eNews January 2022

NM WRRI Director Shares Institute Contributions to 50-Year Water Plan During New Mexico Water Dialogue’s 28th Annual Meeting

NM WRRI Director Shares Institute Contributions to 50-Year Water Plan During New Mexico Water Dialogue’s 28th Annual Meeting

By Mark Sheely, NM WRRI Program Specialist

In New Mexico and the American Southwest, water scarcity is one of the largest challenges to the resilience of multiple communities due to the general drying trend in the region over the last four decades and the forecasted impacts of higher temperatures and more variable precipitation. There is an urgent need for more collaborative approaches that can address water scarcity on a regional scale while increasing the resilience of the overall system. The necessity of addressing long-term challenges to New Mexico’s water resources led Governor Michelle Lujan-Grisham to task the New Mexico Interstate Stream Commission (NM ISC) with developing a 50-Year Water Plan for the state, centered around the pillars of stewardship, equity, and sustainability. After work on the 50-Year Water Plan began in early 2021, the New Mexico Water Resources Research Institute (NM WRRI) partnered with the NM ISC to assist in the development of the plan.

On January 13, 2022, as one of the presenters during the 28th Annual Meeting of the New Mexico Water Dialogue, NM WRRI director Dr. Sam Fernald shared with virtual attendees an update on the institute’s work to inform the 50-Year Water Plan by collaboratively collecting and assessing regional stakeholder strategies and visions to confront local water resource challenges. In this regard, Fernald highlighted the results of breakout sessions held at the 66th Annual New Mexico Water Conference in 2021, as well as ongoing regional resilience focus groups utilizing visualizations from the NM Dynamic Statewide Water Budget (NM DSWB).

Since October of 2021, a team of NM WRRI researchers and staff have conducted stakeholder focus groups in five different regions of New Mexico to 1.) collaboratively develop understandings of the regional water dynamics, 2.) distill strategies for water management that hold clues to water resilience and 3.) determine modeling scenarios that will assess these strategies in achieving regional visions for the future. For example, in the Lower Rio Grande region of the state, historical data has shown that groundwater pumping has increased as surface water availability has steadily declined. Focus group participants recommended strategies such as expanded aquifer recharge networks and watershed restoration efforts that would hopefully help to retain flood flows and reduce sediment transport.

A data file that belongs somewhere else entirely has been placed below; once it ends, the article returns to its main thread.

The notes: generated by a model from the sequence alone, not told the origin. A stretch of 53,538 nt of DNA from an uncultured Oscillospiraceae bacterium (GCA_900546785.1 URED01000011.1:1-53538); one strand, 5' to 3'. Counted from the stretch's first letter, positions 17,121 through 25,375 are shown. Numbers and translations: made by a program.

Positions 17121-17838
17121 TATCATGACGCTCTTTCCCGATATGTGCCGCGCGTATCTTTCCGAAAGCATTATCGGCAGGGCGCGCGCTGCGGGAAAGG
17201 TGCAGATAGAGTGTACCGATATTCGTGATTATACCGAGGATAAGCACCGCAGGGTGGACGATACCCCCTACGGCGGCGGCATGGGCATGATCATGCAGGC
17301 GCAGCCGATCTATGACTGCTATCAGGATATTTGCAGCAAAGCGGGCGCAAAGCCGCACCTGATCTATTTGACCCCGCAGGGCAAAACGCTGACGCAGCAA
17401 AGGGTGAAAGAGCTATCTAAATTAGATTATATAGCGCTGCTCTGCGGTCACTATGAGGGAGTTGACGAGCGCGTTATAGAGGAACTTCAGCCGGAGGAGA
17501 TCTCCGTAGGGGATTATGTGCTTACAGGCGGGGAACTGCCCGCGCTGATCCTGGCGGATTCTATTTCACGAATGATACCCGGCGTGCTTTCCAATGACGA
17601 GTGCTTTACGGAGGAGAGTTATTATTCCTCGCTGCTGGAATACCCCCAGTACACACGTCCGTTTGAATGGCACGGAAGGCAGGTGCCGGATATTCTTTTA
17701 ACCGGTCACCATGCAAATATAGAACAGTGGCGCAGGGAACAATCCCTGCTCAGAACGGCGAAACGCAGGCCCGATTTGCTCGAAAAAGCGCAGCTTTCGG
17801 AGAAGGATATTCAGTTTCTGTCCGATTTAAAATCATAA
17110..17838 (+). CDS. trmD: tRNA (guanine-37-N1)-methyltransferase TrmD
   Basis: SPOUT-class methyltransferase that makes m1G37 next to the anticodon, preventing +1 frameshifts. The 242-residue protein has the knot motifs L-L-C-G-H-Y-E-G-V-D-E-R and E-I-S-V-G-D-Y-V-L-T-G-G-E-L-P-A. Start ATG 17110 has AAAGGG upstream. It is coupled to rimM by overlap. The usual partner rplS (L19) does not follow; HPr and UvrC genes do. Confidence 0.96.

Dr. Fernald also shared a summary of water resilience strategies put forward by participants at the 66th Annual New Mexico Water Conference breakout sessions. Thirteen total breakout groups across five different categories (agriculture, watershed health, commercial & energy water use, public water systems, and outdoor recreation) asked participants to name their chief water concerns, challenges, and suggestions for action to achieve long-term resiliency. Some of these proposed strategies include expanded use of alternative water resources, more funding to improve outdated infrastructure, implementation of water shortage sharing agreements, and expansion of aquifer recharge practices and ecosystem service payment programs.

Next, the NM WRRI team will use preliminary and follow-up modeling to test which combination of stakeholder strategies can achieve their desired visions. Results will be shared with participants for comment before publication in an NM WRRI synthesis report to be included with the 50-Year Water Plan. The hope is that the results of this assessment will facilitate research and the development of community pilot projects for the implementation of effective strategies.

Apart from Dr. Fernald’s presentation, other presentation topics throughout the two-day virtual dialogue included an opening keynote address by Mike Hammon, chosen by Governor Lujan-Grisham in November 2021 to serve as the state’s senior water advisor, as well as a presentation by Dr. Karletta Chief on the impacts of climate change on tribal water resources, and many other presenters speaking on the Water Dialogue’s theme, “An Unprecedented Crisis: A Time to Act.” Video recordings from this year’s Water Dialogue will be made available on the NM Water Dialogue YouTube page, and conference presentation slides will be posted on the organization’s website.